• repetitive activities (you can avoid these, e.g. stop running and start biking)
  • sports injury prevention (you can implement injury prevention strategies)
Non-modifiable Risk Factors: 
  • age (cannot change how old you are)
  • gender (cannot change your physiological make-up)
  • ethnicity (cannot change your race)
  • genetics (cannot change your DNA)
  • previous injury/trauma (cannot undo prior injuries/accidents) 
Osteoarthritis is typically diagnosed by your healthcare provider after a thorough medical history and examination of your knee joint. Usually, X-rays are ordered to rule out any other cause of your pain and can show the wear-and-tear of your joint. 
Personally, I am not a fan when the doctor tells you that you are ‘bone on bone’ or you have ‘severe degenerative changes’ or ‘that’s one of the worst knees I have seen’, because it plants a seed in your brain that starts to flourish. Now is not the time to discuss the significance your brain has in your perception of pain, but know that once you hear those words, you can’t unhear them. It is like a self-fulfilling prophecy. Keep in mind, there are millions of people walking around with knees that have major radiographic (x-ray) changes but may have no symptoms associated with it. The X-rays are just one component to consider. 
You don’t have knee replacement surgery because your x-rays look ‘bad’. You have surgery because the pain is severe and it’s impacting your daily life.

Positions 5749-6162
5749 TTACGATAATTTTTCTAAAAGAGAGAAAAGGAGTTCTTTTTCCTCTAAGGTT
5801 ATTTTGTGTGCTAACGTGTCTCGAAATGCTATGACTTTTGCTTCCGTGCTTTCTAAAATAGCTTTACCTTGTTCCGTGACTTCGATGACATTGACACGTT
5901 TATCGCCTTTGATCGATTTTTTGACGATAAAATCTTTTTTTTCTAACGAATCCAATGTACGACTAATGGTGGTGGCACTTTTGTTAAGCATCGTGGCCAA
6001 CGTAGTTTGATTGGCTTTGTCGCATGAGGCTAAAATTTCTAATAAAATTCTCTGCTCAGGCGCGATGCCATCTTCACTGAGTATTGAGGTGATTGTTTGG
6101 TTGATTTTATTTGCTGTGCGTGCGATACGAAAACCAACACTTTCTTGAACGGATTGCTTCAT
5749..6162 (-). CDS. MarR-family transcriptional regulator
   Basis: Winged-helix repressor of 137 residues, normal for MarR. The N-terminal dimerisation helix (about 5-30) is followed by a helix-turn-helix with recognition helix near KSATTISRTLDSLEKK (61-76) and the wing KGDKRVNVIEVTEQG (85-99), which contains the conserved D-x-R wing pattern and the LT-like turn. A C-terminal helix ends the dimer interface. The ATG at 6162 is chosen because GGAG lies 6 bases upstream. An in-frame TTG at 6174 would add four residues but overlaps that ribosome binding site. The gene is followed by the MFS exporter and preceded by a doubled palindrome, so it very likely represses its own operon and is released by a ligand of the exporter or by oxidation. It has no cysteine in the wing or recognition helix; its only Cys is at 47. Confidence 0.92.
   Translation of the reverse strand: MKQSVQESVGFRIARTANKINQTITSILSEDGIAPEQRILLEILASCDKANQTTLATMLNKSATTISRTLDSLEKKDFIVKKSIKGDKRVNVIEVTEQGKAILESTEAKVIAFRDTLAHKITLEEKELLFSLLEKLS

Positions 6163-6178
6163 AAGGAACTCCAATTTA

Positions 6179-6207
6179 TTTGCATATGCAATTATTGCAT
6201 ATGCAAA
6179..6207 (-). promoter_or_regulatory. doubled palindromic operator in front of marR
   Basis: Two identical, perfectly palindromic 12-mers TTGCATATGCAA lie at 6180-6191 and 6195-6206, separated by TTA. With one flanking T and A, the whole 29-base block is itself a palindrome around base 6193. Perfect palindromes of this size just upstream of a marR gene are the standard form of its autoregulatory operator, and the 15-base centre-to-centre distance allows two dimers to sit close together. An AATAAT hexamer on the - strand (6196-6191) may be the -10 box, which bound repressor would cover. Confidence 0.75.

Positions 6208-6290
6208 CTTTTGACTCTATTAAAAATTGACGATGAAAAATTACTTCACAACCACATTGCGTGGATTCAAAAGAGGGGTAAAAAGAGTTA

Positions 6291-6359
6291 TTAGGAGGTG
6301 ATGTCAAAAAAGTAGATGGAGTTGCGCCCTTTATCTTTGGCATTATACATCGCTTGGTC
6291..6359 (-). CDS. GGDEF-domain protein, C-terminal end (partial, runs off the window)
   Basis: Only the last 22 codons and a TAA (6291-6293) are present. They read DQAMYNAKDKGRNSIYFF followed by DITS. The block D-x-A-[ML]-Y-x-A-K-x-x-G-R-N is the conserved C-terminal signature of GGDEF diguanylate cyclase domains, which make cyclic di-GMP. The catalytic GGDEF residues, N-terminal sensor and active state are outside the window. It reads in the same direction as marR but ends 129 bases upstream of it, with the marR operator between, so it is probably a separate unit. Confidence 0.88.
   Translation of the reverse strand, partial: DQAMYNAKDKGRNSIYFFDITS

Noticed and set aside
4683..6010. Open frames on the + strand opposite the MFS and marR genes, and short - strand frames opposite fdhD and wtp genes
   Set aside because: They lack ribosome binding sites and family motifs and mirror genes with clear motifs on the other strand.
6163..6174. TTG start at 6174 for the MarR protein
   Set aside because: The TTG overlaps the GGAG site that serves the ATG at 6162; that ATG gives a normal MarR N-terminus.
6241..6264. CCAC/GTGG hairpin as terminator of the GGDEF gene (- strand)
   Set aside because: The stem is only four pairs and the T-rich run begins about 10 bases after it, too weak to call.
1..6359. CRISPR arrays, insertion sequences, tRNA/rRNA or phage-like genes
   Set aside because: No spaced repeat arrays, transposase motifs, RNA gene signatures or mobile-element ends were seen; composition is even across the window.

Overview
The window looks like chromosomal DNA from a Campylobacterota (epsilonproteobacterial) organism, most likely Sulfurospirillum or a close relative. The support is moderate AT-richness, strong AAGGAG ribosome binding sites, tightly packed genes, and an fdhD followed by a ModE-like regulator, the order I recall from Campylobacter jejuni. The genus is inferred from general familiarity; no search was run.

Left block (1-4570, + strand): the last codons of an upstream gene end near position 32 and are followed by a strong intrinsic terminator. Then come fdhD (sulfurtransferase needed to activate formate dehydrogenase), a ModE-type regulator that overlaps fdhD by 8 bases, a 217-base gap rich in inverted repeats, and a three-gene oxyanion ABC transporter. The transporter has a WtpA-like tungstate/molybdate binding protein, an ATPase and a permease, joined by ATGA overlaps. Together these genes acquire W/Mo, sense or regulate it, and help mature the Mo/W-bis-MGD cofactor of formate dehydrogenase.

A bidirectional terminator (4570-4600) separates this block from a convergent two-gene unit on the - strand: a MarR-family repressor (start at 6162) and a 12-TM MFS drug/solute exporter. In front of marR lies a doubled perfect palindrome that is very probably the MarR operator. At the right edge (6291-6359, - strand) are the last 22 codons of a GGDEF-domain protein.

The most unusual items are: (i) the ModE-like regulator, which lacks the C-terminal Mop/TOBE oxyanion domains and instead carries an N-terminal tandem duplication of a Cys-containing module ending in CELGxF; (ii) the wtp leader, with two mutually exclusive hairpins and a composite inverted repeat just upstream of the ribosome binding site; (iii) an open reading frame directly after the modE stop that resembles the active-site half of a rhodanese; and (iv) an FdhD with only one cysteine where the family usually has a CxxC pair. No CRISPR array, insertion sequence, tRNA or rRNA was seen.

Key Points:
The 5 signs that you have knee OA are:
  1. The pain in your knee has been gradually worsening over time and increases with activity.
  2. Your knee feels stiff first thing in the morning, at the end of the day or if you do too much activity.
  3. You notice swelling in your knee.
  4. Your knee sometimes locks-up and/or buckles.
  5. Your knee crackles and pops when you bend and straighten it. 
Unfortunately, we don’t fully understand why some people get knee arthritis and others don’t. We all know individuals who were marathon runners their entire lives who don’t have OA in their knees. The exact mechanism of cartilage loss and bone changes is unknown. 
There is no cure for knee OA. Once your pain worsens to the point that it impacts your day-to-day tasks, is when you will consult with your doctor as to what to do next. Oftentimes, you will be referred to an orthopedic surgeon for a consultation on how best to manage your knee pain. 
Please watch this video, ‘5 Things to Know Before Knee Replacement Surgery’ as there are many helpful tips to consider well before having major surgery. 


My advice is to maintain a healthy weight, avoid activities that place additional stress on your knee if possible, and follow an exercise plan that strengthens the muscles around your knee joint. 
If you are experiencing any of these symptoms, it is important to consult with a healthcare professional for an accurate diagnosis and appropriate treatment options. 
Whether you’re planning on knee replacement surgery, or already have had a knee replacement, GoKnee is the best device + home exercise program on the market for your recovery. We’re clinically proven to cut recovery time in half, and back it with a 30-day guarantee. 
Try GoKnee today for $100 off, use code GO100 at checkout.

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Whether you’re planning on knee replacement surgery, or already have had a knee replacement, GoKnee is the best device + home exercise program on the market for your recovery. We’re clinically proven to cut recovery time in half, and back it with a 30-day guarantee. Try GoKnee today for $100 off, use code GO100 at checkout.